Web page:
Presented by Parallel Wireless

Parallel Wireless Open RAN technology allows cell operators to share networks

Parallel Wireless recently showcased its Open Radio Access Network (RAN) technology at AfricaCom 2018 which it says allows mobile network operators to simultaneously roll out 2G, 3G, and 4G infrastructure as easily and cost-effectively as Wi-Fi.

“At Parallel Wireless we make a substantial claim,” said sales director for the Southern African region, Lux Maharaj.

“For a given radio frequency output power, we have the world’s smallest radio with the lowest power consumption.”

Maharaj explained that their technology doesn’t need a cabinet with equipment at the bottom of a base station, no air-conditioning, no feeder cables, and fewer batteries and solar panels.

Their system virtualises the entire radio access network into an element Parallel Wireless calls the HetNet Gateway, or heterogenous network gateway.

“The base station controller, mobile switching centre, radio network controller, security gateway, home gateway—you name it—it’s all virtualized into a single 1U server,” said Maharaj.

In addition to reducing the data centre footprint, energy requirements, and deployment time of rolling out a cellular network, Maharaj said that Parallel Wireless allows operators to deploy any two radio access technologies as and when they please, at no additional cost.

Rural sites can also be meshed at a very low cost to aggregate back to a single backhaul site. Basically all that remains for operators to do at the site is clean the solar panels, replace batteries, and clearing the bird nests in the VSAT dish antenna.

These features make the technology particularly well-suited for rolling out to underserved areas.

“Today in Africa, very few operators can actually claim to have laid a bridge to cross the digital divide,” Maharaj said, referring to the concern that technology was further dividing the world into those who have access to telecommunications and the Internet, and those who don’t.

“The capital and operational expenditure for creating such a bridge is often a no-go business case. We have changed that equation,” said Maharaj.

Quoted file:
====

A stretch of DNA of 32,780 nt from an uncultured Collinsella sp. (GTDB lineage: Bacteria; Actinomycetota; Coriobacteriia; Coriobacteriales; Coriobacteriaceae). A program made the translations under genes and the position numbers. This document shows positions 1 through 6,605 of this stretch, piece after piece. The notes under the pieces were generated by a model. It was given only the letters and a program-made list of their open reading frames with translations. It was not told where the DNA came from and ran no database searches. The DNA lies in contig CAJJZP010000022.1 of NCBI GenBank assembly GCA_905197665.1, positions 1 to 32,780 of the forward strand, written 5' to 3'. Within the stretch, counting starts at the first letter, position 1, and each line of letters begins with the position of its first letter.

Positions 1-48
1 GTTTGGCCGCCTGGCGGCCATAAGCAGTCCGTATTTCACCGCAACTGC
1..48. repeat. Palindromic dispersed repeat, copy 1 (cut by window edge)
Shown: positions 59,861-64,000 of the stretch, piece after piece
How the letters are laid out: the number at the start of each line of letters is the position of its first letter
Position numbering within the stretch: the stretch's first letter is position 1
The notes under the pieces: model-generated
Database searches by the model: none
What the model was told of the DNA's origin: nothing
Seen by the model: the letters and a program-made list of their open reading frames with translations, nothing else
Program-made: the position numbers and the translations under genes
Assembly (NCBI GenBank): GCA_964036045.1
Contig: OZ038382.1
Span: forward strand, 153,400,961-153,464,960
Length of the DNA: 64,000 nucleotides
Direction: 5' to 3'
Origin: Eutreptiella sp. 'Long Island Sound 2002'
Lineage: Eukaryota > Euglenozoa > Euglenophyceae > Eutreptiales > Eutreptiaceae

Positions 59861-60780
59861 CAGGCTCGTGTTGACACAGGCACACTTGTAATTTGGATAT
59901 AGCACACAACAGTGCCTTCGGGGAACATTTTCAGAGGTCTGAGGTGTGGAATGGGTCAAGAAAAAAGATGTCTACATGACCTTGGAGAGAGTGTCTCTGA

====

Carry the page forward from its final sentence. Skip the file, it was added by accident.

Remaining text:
While their Open RAN system is helping to bridge the digital divide in roll-outs to rural areas, Maharaj said that Parallel Wireless is not only focused on the underserved market.

“Our solutions can be deployed in urban and suburban areas, for network densification, and even indoors. We can deploy on street poles, on the side of building walls, inside a hut, mall, essentially anywhere without the need for expensive site leasing and unsightly towers.”

Parallel Wireless also has mobile base stations.

“When people think of a cellular network, they tend to think of these fixed towers and base stations,” said Maharaj. “But you can have a base station in a backpack, in a vehicle, on a ship, on an oil rig, inside a mine, and on a drone or Helikite.”

This has potential applications for the public safety sector, enterprises, and even public transit, he said.

When Parallel Wireless first presents its technology to network operators, their first response is disbelief, Maharaj said. However, they soon realise that the technology is an innovative solution to reduce their costs, and introduces potential revenue streams in other market segments.

“Operators are realising that traditional vendors have locked them into a continuous cycle of upgrade costs, charges for feature introduction, charges for number of users, charges for capacity, and even charges for neighbour relations.”

Parallel Wireless has deployments throughout Africa and around the world.

“In fact, we are on all continents, except Antarctica for now,” Maharaj said.

Telesol in Ghana has selected the technology to roll out to underserved communities, and Parallel Wireless has deployments in Uganda, Somalia, and Senegal.

It also completed a trial earlier this year with Telefónica in Latin America to connect remote communities.

This article was published in partnership with Parallel Wireless.

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Parallel Wireless Open RAN technology allows cell operators to share networks